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  • Kris-MSConnection
    Fatigue is the number one symptom reported by people living with MS. But because it is hidden, it can be frustrating to get others to understand what you are feeling. Have you found ways to help your family and friends understand your fatigue? And, what advice would you give to someone newly diagnosed on how to explain MS-related fatigue?
  • maria1
    Most of the time I say I feel as though I am knee deep in mud with the wind in my face, trying to move forward. The doc put me on amantadine 100 mg bid for 5 days with two day off so I dont become immune. one pill taken two or three hours after the first pill. I am doing more than before where I was a big bump on a log.
  • Alisa-Shakti
    What an apt analogy to describe fatigue. I may use it. Thanks!
  • TigerT
    maria1 wrote: Most of the time I say I feel as though I am knee deep in mud with the wind in my face, trying to move forward. The doc put me on amantadine 100 mg bid for 5 days with two day off so I dont become immune. one pill taken two or three hours after the first pill. I am doing more than before where I was a big bump on a log.

     
  • evestarr1
    After many years of going through life with my game face on , I decided several years ago that it's better for family and close friends to be able to read my face for me. 
    When I don't pretend that I'm not looking for a clean place to lay down (grocery shopping ,eating out, the zoo, etc)  then it's more honest . My family will tell me later that I was slurring my words a bit, dragging a foot, etc,  and the decision to cut the activity short is taken off my shoulders. 
    I also got a visual aid for me and others: a walker. I was 47 years old, and it took a while before I actually appeared in public with it. But the big advantage is that it reminds me and my family of the reality that one minute I can be fine, collapsing the next. It also gives me a way to pace myself when there's nowhere to sit. 

    Fatigue is also the worst thing because it affects everything else. When you can kinda power through pain and dizziness, numbness etc,  then you're able to feel a bit more normal and part of the human race. But exhaustion leaves you without the power to divert and distract the mind.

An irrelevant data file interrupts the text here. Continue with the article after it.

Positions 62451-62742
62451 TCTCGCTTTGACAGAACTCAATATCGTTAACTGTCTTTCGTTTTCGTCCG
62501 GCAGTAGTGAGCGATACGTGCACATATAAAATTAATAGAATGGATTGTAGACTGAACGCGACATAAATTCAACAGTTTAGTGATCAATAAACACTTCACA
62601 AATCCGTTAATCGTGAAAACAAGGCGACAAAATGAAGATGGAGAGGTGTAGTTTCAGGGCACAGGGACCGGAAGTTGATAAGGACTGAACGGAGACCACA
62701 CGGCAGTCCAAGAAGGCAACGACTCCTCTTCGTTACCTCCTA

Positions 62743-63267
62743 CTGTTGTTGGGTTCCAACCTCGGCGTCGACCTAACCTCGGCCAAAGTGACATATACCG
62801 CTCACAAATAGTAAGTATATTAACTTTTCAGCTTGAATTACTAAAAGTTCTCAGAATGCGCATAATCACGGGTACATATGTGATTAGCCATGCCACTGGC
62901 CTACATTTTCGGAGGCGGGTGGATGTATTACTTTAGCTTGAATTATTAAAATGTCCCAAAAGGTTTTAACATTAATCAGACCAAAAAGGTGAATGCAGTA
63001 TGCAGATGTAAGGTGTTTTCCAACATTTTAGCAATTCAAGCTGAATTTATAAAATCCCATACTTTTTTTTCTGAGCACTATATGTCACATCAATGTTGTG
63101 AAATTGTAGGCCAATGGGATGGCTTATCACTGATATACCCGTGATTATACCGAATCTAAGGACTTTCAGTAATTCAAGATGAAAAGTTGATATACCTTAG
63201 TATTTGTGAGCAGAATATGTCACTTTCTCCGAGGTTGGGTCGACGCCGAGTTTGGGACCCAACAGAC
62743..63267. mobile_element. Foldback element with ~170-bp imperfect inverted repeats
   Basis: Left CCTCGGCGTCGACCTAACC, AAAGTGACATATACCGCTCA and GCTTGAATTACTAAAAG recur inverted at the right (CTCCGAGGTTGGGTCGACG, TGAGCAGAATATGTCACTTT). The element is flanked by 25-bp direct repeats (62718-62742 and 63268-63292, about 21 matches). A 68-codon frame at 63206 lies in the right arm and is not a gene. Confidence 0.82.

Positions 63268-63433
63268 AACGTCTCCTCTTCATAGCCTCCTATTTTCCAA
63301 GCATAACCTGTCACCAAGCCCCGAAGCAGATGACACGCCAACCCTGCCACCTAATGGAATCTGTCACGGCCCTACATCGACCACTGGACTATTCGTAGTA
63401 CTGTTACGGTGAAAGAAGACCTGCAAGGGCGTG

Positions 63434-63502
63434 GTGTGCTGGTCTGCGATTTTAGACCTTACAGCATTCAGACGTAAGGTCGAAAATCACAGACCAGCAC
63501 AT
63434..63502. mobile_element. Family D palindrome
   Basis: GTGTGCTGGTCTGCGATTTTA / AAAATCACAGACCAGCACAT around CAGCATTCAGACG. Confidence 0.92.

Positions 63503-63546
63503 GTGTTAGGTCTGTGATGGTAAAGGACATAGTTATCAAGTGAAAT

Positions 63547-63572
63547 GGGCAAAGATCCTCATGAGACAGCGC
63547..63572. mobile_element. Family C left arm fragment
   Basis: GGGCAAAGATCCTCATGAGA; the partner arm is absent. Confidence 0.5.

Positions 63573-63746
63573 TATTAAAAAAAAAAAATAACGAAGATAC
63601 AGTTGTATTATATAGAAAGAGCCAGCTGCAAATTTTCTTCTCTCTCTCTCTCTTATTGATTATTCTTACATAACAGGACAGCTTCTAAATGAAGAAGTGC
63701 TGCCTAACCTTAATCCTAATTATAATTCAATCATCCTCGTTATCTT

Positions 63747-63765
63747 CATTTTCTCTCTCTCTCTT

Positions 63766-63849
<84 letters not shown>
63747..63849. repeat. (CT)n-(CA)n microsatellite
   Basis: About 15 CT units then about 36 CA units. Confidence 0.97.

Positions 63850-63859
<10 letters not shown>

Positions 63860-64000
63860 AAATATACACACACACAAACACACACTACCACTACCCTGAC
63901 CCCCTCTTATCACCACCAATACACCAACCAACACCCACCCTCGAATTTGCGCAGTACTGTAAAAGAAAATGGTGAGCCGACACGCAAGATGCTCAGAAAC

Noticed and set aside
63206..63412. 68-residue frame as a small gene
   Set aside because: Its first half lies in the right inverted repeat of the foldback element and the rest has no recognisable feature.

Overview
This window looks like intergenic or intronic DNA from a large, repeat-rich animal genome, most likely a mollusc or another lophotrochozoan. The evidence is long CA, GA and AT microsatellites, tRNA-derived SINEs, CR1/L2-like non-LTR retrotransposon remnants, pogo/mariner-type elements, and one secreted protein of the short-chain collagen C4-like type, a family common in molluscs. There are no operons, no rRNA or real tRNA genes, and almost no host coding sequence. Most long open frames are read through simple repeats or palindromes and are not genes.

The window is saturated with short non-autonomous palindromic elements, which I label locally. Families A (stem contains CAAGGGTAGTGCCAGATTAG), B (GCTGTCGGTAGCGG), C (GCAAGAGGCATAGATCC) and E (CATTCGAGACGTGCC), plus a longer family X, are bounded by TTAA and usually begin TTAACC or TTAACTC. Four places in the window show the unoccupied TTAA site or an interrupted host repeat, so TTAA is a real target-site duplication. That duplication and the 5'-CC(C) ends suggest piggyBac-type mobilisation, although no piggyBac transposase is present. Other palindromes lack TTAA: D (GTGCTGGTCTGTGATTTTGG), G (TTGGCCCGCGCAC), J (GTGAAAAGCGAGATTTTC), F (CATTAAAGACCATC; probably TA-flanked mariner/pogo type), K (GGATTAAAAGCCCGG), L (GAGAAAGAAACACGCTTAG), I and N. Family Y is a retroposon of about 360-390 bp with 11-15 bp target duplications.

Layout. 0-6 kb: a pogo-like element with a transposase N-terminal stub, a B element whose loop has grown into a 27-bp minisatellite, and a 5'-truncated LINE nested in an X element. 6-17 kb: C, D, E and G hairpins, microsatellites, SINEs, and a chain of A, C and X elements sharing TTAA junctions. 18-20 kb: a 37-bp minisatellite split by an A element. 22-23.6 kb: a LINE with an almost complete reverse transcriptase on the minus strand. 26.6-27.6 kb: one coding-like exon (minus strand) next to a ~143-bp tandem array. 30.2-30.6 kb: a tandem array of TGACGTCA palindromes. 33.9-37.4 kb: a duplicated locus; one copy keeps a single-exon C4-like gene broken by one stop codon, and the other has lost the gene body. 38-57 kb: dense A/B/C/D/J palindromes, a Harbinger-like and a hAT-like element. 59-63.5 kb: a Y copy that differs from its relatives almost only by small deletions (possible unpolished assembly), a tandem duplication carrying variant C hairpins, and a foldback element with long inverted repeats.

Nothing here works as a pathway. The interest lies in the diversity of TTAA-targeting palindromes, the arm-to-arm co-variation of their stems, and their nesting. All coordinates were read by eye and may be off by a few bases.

Try my Tiredness Triage, inserting your own favorite activities:
    1. Sorta tired: walk outdoors, grocery shopping 
    2. Fading somewhat: stay home, dye fiber, cook an easy meal 
    3. Definitely tired: spinning yarn, needle felting, weaving 
    4. Totally limp: knit, crochet in bed
  • jennifer_m
    I describe it as the spigot syndrome: a water spigot gets put on your body, it gets turned up full blast, all your energy gets sapped and fast.  I combat it by keeping myself moving and working, but sometimes you wake up feeling like that.  That is when you say to people, "I'm sorry, fatigue is kicking my butt today.  I'll get back to you when my body and mind are back on speaking terms."
    For the newly diagnosed, explain it as the spigot syndrome because everybody can understand that concept.  Also, don't be ashamed when that happens!  I get so frustrated sometimes when I want to do this or that or especially when I have a shift at work and have to call in sick.  I have a hubby who has Crohn's and he gets the spigot syndrome sometimes also, so he can relate and not let me beat myself up over something I don't have much control over.  Thankfully I also have an understanding boss and HR department where I work.  My family is  awesome with this, reminding me that I'm no less of a person when MS decides it's going to run the show for a little while.
  • echobird
    I feel so weak most days and I have been taking provigol for the fatigue and it seems to be helping me out with it and i can actually get out of the bed and due some cleaning and some work around the house. But I'm only taking half of what I'm supposed to be taking. It's like day and night with the way the medicine works for me I seem to have noticed.